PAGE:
There have been efforts for many decades to introduce religious beliefs about the beginning of life on Earth into the science curriculum of the public schools. Most recently, these efforts have included "creation science" and "intelligent design." Following a number of court decisions finding the teaching of creationism and intelligent design in the public school science curriculum to be unconstitutional, there have been efforts to introduce these beliefs into the social studies curriculum. Although the National Council for the Social Studies believes in the open and thoughtful discussion of ideas, public school classrooms are not the place for the teaching of religious beliefs. Social studies is the forum for open analysis and discussion of historical, social, economic, geographic, political and global issues. Thus our recommendations seek to include the study of intelligent design within that framework.
The American Heritage Dictionary (2007) defines intelligent design as the "belief that physical and biological systems observed in the universe result from purposeful design by an intelligent being rather than from chance or undirected forces." Attempts to introduce this doctrine, originally termed "creationism," then "creation science," and most recently, intelligent design," into public school curricula have been found unconstitutional in state and federal courts. The first Supreme Court decision regarding the issue came in Epperson v. Arkansas in 1968, when the Court ruled that an Arkansas anti-evolution law was unconstitutional. Twenty years later in Edwards v. Aguillard, the Court held that a Louisiana law which required equal time for the teaching of "creation science" along with the teaching of evolution, was unconstitutional. Most recently, a district court in Pennsylvania struck down an intelligent design policy adopted by the Dover Area School Board in Dover, Pennsylvania (Kitzmiller v. Dover Area School District).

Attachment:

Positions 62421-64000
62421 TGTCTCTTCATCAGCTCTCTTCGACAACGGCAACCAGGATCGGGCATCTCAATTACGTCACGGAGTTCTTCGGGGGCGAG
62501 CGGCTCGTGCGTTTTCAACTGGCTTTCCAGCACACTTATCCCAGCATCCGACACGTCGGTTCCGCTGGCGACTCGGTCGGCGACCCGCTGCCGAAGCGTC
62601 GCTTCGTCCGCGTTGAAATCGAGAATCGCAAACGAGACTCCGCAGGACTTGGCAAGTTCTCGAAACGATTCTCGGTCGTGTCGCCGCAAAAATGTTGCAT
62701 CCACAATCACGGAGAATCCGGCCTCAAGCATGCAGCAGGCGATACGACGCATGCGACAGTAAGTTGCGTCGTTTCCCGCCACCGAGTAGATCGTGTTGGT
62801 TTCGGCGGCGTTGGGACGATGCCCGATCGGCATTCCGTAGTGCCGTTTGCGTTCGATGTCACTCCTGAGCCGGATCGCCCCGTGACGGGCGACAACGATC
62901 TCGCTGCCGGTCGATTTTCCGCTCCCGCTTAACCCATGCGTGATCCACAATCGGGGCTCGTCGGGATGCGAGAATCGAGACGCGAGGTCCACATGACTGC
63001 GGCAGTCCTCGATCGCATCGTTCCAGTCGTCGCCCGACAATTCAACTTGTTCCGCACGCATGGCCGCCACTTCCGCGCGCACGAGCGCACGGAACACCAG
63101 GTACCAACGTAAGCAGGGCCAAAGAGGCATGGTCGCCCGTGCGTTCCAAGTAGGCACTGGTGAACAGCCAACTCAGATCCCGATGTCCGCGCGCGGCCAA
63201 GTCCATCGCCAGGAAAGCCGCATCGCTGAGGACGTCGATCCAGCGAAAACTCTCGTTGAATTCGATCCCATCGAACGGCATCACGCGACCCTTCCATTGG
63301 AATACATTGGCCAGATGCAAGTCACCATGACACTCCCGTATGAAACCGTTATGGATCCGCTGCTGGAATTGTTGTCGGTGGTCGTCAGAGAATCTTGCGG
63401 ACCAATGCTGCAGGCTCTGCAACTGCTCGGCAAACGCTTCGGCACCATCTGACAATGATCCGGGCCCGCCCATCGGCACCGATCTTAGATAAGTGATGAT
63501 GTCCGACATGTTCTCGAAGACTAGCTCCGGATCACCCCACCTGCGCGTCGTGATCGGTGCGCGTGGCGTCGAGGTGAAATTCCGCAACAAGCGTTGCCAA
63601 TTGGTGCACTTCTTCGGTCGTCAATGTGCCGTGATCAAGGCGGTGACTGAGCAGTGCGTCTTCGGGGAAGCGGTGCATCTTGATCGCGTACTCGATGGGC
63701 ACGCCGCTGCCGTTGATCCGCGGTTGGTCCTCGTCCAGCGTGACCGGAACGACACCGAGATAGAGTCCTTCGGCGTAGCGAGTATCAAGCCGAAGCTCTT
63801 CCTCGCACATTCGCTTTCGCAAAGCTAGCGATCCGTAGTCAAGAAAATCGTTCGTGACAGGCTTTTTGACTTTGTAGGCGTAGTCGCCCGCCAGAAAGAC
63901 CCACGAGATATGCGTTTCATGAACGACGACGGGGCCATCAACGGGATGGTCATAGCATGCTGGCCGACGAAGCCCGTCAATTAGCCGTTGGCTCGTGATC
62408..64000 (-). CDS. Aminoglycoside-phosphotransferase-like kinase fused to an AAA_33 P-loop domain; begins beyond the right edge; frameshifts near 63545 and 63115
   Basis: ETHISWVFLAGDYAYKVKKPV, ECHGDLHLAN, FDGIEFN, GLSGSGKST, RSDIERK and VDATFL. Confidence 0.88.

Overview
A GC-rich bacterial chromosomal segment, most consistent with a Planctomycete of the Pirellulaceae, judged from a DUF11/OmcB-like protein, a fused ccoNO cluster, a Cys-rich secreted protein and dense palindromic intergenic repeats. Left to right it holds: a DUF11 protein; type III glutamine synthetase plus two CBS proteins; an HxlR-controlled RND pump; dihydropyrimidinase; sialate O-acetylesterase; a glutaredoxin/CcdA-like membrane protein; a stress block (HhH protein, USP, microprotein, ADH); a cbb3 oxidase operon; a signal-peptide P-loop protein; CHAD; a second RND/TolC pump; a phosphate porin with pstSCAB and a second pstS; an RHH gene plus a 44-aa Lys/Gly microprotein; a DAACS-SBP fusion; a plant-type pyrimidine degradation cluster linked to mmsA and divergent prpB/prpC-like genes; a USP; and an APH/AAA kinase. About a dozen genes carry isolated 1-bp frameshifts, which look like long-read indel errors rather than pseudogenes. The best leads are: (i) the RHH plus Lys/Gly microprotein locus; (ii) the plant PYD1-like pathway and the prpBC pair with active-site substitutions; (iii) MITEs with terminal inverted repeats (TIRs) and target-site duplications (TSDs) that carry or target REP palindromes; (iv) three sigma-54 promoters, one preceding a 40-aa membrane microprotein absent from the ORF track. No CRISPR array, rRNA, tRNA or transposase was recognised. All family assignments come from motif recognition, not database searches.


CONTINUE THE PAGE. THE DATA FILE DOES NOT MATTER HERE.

These decisions have struck down state attempts to interfere with the teaching of evolution in the public school science curriculum. In the Kitzmiller decision, for instance, the judge found that the policy of the Dover school board, which called for teachers to discuss problems with the theory of evolution and make students aware of intelligent design, failed the test of the Establishment Clause of the First Amendment, since the policy's primary purpose was to advance a religious belief.
Because federal courts, to date, have ruled against the teaching of creationism and intelligent design in the science curriculum, an approach called "critical analysis" has been introduced to get around these decisions. This approach seeks to incorporate what the courts have ruled to be religious belief into the public school curriculum by contending that public schools should take a critical view of the theory of evolution. In this critical view, particular attention is to be focused on any uncertainties in the fossil record as well as what are contended to be examples of "irreducible complexity." This view then introduces intelligent design as an explanation addressing these uncertainties.
This "critical analysis" approach to teaching intelligent design has attracted political support in several states and districts. It was a motivating force behind former Senator Rick Santorum's unsuccessful attempt to include a statement that evolution was a controversial scientific theory into the original No Child Left Behind legislation. It has also figured prominently in the much-publicized battle over the treatment of evolution in the Kansas science standards. In Ohio, the state board of education has suggested that although a critical analysis of the theory of evolution with the teaching of intelligent design should not be put into the science curriculum, "social studies appears to be a good fit" (Columbus Dispatch, September 2002).